No. Many years of experience of using radioiodine has shown no effect on children of patients who have had radioiodine. However, as an extra precaution for the first four months after the radioiodine treatment we advise you:

not to become pregnant

not to father children

Is there any preparation for the treatment?

Before you have treatment with radioiodine, you will need to stop taking carbimazole or propylthiouracil for one week.

You should not be taking any iodine rich foods or supplements, such as kelp.

Plan for time off work and check your diary for any forthcoming family celebrations so that the radioiodine can be booked to fit in.

What about my tablets?

Anti-thyroid drugs (carbimazole (Neomercazole) or propylthiouracil) or thyroid hormone tablets (thyroxine) interfere with the radioiodine treatment and so need to be stopped one week before the treatment. Usually the tablets are restarted one week after the treatment.

Please bring with you any other tablets and medicines you are taking, including any you have bought from a chemist. You do not need to stop any of these treatments unless you are advised to.

Can someone accompany me when I come to the hospital?

Yes, certainly. (Provided they are not under the age of 18 yr or pregnant)

Should I tell anyone if I am pregnant or breast feeding?

Yes, this is very important.

If you are a woman you will be asked :

Are you or could you be, pregnant?

Are you breast feeding ?

You will be asked this before you have the treatment, and you may also be asked to have a pregnancy test

If you are pregnant, or think you might be, the treatment must be delayed.

If you are breast feeding, you must tell us before you have the treatment and you must stop completely after the treatment.

These precautions are to protect your baby.

Will the radioiodine affect other people?

Because the iodine is radioactive, you will give out radiation for a while after the treatment. Anybody who comes into close contact with you will get a small radiation dose and this is best avoided. So, you will need to observe some precautions for a while after the treatment.

What happens to the radioiodine after I swallow it?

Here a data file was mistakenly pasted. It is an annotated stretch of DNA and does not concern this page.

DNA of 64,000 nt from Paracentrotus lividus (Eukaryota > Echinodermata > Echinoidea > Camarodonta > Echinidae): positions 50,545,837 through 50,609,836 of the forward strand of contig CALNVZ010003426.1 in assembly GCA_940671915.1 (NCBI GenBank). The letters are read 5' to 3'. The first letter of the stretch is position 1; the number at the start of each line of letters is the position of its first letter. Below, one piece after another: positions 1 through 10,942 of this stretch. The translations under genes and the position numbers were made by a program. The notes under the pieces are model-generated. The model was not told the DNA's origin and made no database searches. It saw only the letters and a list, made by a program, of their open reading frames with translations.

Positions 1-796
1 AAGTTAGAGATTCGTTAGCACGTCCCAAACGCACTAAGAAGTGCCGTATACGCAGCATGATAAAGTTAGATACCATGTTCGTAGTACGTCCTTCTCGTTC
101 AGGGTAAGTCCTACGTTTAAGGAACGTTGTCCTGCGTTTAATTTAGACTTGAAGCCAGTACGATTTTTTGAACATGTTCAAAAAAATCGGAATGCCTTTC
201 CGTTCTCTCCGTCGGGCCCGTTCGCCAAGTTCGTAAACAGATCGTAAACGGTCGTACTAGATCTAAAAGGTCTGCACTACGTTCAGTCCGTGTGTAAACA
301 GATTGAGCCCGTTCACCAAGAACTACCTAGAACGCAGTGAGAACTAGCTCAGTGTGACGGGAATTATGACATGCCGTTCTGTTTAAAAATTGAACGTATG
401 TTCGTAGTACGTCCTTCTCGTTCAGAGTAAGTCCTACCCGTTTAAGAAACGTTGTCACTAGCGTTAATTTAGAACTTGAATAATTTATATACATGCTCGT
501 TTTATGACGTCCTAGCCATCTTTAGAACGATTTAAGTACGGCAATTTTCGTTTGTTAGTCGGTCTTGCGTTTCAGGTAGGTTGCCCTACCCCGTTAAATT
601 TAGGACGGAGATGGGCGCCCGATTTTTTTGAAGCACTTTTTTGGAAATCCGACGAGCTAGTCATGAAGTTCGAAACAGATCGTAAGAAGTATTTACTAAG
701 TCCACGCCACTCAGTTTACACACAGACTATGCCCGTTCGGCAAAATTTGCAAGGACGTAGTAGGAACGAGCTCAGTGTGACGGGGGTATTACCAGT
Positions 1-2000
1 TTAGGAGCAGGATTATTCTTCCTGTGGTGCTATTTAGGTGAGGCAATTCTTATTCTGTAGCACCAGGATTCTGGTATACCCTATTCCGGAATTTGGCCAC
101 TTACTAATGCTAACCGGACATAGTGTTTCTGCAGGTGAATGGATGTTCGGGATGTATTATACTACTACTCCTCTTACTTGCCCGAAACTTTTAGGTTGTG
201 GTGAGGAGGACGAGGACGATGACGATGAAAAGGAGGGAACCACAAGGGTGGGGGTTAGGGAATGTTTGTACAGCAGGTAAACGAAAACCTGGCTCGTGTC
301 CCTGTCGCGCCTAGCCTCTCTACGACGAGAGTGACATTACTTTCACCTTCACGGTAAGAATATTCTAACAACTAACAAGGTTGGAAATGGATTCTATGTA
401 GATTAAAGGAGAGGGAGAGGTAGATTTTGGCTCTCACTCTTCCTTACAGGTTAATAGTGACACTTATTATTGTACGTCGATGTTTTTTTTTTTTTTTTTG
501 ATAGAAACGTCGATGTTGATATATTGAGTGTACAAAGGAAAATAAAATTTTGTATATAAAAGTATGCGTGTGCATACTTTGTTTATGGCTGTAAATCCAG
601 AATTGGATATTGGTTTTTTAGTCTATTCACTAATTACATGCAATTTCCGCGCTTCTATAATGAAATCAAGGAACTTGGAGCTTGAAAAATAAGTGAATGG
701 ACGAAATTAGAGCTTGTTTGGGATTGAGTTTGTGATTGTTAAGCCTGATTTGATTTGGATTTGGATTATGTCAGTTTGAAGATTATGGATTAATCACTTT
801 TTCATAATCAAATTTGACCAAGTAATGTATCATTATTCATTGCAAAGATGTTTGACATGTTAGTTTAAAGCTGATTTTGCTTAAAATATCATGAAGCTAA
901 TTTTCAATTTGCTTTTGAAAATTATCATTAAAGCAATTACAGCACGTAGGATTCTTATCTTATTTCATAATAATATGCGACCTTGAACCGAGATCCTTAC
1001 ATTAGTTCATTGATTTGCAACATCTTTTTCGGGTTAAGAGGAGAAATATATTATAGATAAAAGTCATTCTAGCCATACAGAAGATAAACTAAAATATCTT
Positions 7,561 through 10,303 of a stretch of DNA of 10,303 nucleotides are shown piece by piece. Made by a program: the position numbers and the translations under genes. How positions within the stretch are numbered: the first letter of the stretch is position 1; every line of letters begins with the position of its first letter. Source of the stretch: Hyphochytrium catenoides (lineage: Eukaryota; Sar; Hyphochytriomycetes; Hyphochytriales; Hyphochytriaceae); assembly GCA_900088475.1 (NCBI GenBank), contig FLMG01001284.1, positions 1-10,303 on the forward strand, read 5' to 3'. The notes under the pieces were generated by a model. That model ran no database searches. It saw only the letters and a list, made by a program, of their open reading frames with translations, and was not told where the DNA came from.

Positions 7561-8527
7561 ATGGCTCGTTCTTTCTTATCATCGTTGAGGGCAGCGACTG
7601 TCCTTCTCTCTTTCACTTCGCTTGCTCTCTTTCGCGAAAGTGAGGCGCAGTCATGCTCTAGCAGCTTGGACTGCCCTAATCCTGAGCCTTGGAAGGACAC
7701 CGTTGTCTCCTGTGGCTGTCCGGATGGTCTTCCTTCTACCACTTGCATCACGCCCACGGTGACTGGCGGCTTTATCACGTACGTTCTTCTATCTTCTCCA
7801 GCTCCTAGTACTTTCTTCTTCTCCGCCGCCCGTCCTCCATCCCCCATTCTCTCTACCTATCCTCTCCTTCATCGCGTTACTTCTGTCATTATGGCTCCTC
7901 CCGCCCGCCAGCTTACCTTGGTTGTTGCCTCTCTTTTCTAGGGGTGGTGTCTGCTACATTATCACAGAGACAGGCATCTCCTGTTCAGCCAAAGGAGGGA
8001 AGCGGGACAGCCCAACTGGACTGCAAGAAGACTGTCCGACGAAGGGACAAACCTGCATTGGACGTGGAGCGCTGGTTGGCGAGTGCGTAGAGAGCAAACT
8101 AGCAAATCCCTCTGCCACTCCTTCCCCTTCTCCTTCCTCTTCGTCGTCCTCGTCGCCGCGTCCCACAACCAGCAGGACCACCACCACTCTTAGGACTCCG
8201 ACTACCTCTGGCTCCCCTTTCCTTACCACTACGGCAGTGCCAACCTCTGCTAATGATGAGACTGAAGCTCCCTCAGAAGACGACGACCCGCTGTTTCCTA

Within a few hours, most of the radioiodine will be taken up by your thyroid gland. The treatment effect will be concentrated there. Other tissues will take up smaller amounts.

The radioiodine will gradually disappear from your body, mainly in the urine. Very small amounts will leave in saliva and faeces. Also, the amount of radioactivity naturally decreases each day until it disappears.

What are the precautions when I go home?

After swallowing the radioiodine capsule you will be given a card to remind you of the precautions you should take.

Although the dose to other people is small, it is sensible to try to make sure that it is kept as low as possible.

You will reduce the radiation dose to other people if you follow the instructions on the card.

It is important to understand the instructions and make plans so that you can

take the necessary precautions. You will be given the information in advance

so that you can discuss it with your family at home and at work, if necessary.

Please ask if you need any further advice or guidance.

If you look after children at home or at work please discuss this with us.

The list which follows is longer than the list on the instruction card, but it explains a few more things. Please follow the instructions for the length of time stated after the treatment.

List of general precautions

For 4 days

Try to stay further than an arm’s length away from other people, especially children, pregnant women or women who may be pregnant.

Avoid public places like shops, cinemas, public houses and public transport

Do not go to work.

Sleep alone (if possible).

Avoid sexual contact.

Avoid kissing.

Rinse your own crockery and cutlery after use (it may then be washed with other peoples).

If there is a spillage of any body fluid, wash your clothes separately.

Flush the toilet twice after use. Wash your hands thoroughly and rinse the basin thoroughly.

Make sure that no one else uses your towels or face cloths.

When may I go back to work?

You may go back to work after four days.

However, please let us know

If you care for children at home or if you work with children, for instance as a teacher or a nurse,


If you think that a small amount of radiation might affect your job (for instance, if you work in an area where sensitive film is used or where there is radiation sensitive equipment). In these cases, the time before you may go back to work will be longer but is usually between 12 and 25 days after treatment.

Advice about contact with children and pregnant women

From Day 1 to Day 12:

Avoid all close contact with children and pregnant women. Avoid cuddling and try to stay more than arm’s length away from children and pregnant women.

Do not sleep in the same bed as a child or pregnant woman.

From Day 13 to Day 25:

Avoid long periods of close contact with children, especially children under ten, unless this is essential. Do not cuddle a child for more than 15 minutes per day.

Limit your close contact with pregnant women to 15 minutes per day.

Do not sleep in the same bed as a child or pregnant woman.

Bathroom hygiene is the main way of avoiding the contamination of other people.